The current approach to infrastructure appraisal in NSW is to test the impact of a project on existing and projected patterns land use. The impact of one project in terms of higher land use development comes at the expense of another part of the city as the modelling assumptions assume no additional population or employment growth is induced to the city because of a transport investment. This means that appraisals are not capturing the true impact of their potential benefits on society in terms of driving higher order economic activity.

For example, if a package of rail investments in western Sydney, such as those set out in Future Transport 2056, were to collectively drive a step change in housing supply, or higher order economic development of the three cities, this could feasibly result in additional investment in NSW and deliver more employment than currently anticipated by official population and job projections. Currently our models would not be able to capture or foresee this. To avoid this outcome the GSC and partners could test “alternative economic growth scenarios” that could be induced by some or all projects outlined in the Future Transport 2056. These scenarios could be used in the business case to reflect desired economic outcomes. These outcomes could form part of project objectives and target benefits. This would help focus design, delivery and negotiating expectations.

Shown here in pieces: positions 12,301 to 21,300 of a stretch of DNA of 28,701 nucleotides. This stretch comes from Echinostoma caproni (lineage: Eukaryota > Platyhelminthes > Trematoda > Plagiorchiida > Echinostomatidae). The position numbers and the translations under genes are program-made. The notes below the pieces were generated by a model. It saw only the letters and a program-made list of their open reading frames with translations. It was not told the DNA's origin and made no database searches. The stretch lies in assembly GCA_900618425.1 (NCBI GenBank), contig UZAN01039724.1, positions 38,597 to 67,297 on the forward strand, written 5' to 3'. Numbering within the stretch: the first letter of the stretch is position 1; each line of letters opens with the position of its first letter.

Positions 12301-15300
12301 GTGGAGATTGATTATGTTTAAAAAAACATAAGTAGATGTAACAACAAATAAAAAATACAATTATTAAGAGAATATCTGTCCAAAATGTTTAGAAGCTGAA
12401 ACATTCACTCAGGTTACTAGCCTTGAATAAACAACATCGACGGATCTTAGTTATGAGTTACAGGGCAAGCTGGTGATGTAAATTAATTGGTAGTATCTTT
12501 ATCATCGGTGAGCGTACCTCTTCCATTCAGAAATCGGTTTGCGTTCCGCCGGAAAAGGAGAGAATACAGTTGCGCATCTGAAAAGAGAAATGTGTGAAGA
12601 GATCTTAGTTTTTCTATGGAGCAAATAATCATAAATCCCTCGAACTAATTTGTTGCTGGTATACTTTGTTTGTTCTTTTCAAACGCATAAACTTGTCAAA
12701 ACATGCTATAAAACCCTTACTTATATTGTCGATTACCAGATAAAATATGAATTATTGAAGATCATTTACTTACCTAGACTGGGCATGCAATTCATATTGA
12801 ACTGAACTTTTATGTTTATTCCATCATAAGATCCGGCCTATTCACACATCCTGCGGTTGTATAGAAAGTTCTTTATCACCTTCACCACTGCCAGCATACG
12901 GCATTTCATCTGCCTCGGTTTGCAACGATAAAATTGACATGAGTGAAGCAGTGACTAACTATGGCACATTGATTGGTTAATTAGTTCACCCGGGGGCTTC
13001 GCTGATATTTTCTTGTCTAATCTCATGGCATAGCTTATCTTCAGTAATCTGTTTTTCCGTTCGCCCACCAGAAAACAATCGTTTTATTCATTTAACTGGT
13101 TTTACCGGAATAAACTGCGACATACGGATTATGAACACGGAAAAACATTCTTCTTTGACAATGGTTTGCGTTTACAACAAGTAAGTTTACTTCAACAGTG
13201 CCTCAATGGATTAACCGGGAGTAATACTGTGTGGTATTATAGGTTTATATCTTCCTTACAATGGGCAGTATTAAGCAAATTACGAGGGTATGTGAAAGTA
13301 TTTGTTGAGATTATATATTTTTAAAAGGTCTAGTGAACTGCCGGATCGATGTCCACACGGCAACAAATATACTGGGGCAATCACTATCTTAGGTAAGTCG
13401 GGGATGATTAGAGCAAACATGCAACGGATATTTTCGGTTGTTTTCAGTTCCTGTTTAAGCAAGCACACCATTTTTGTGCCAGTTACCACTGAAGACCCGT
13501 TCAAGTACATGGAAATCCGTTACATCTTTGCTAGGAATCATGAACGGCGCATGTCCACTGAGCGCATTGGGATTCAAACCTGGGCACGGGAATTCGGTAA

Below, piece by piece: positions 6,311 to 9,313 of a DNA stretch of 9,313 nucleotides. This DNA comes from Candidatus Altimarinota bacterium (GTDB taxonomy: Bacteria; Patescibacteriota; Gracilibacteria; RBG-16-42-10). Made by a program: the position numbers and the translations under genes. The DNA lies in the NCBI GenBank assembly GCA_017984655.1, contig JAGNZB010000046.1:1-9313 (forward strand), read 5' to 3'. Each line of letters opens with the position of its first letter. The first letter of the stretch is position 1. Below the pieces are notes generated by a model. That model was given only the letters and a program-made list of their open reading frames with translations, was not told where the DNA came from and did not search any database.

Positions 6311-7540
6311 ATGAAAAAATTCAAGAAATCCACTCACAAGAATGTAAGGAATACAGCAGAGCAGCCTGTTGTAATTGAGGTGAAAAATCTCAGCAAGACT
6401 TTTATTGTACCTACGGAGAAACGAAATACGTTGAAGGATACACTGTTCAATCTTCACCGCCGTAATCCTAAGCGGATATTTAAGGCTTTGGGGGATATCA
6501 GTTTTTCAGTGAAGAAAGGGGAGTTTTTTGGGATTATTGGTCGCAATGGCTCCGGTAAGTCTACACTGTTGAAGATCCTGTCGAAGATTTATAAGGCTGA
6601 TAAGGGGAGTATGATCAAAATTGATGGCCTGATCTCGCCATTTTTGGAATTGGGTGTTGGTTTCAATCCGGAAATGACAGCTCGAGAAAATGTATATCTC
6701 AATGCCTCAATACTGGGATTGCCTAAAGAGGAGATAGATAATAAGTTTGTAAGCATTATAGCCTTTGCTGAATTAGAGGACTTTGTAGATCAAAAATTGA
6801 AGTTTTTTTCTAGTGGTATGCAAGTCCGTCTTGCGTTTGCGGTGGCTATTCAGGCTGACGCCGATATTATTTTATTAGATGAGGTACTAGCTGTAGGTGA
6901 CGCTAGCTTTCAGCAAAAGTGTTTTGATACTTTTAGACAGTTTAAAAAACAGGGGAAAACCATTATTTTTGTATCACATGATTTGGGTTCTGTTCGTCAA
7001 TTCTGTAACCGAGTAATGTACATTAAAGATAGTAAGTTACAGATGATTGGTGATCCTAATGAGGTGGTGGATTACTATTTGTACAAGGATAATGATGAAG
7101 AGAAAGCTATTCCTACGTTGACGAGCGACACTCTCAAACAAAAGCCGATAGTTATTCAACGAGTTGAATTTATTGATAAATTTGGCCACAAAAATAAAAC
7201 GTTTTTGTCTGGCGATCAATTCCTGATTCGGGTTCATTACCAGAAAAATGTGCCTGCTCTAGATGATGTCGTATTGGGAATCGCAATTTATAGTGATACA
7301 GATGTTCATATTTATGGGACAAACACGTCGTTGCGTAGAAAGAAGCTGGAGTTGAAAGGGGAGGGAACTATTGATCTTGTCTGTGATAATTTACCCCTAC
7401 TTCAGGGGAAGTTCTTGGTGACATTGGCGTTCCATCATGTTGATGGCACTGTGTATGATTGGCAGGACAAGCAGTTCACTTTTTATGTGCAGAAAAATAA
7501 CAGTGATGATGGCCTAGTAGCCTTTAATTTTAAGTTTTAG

Integrating economic planning into infrastructure design at a place-based level – for example rail corridor economy wide business cases incorporating a portfolio of infrastructure – would ensure associated infrastructure such as schools, education and even policies such as skilled workforce programs are sequenced at the appropriate time.

A new three cities-focused economic appraisal framework could inform decision-making by ensuring business cases for major projects meet the objectives of the regional economic plan while also meeting NSW Treasury value for money objectives. This broader approach would also help the NSW government lead the nation in integrated economic planning allowing it to better demonstrate national GDP contribution of its projects.

A call to action in delivering an economic strategy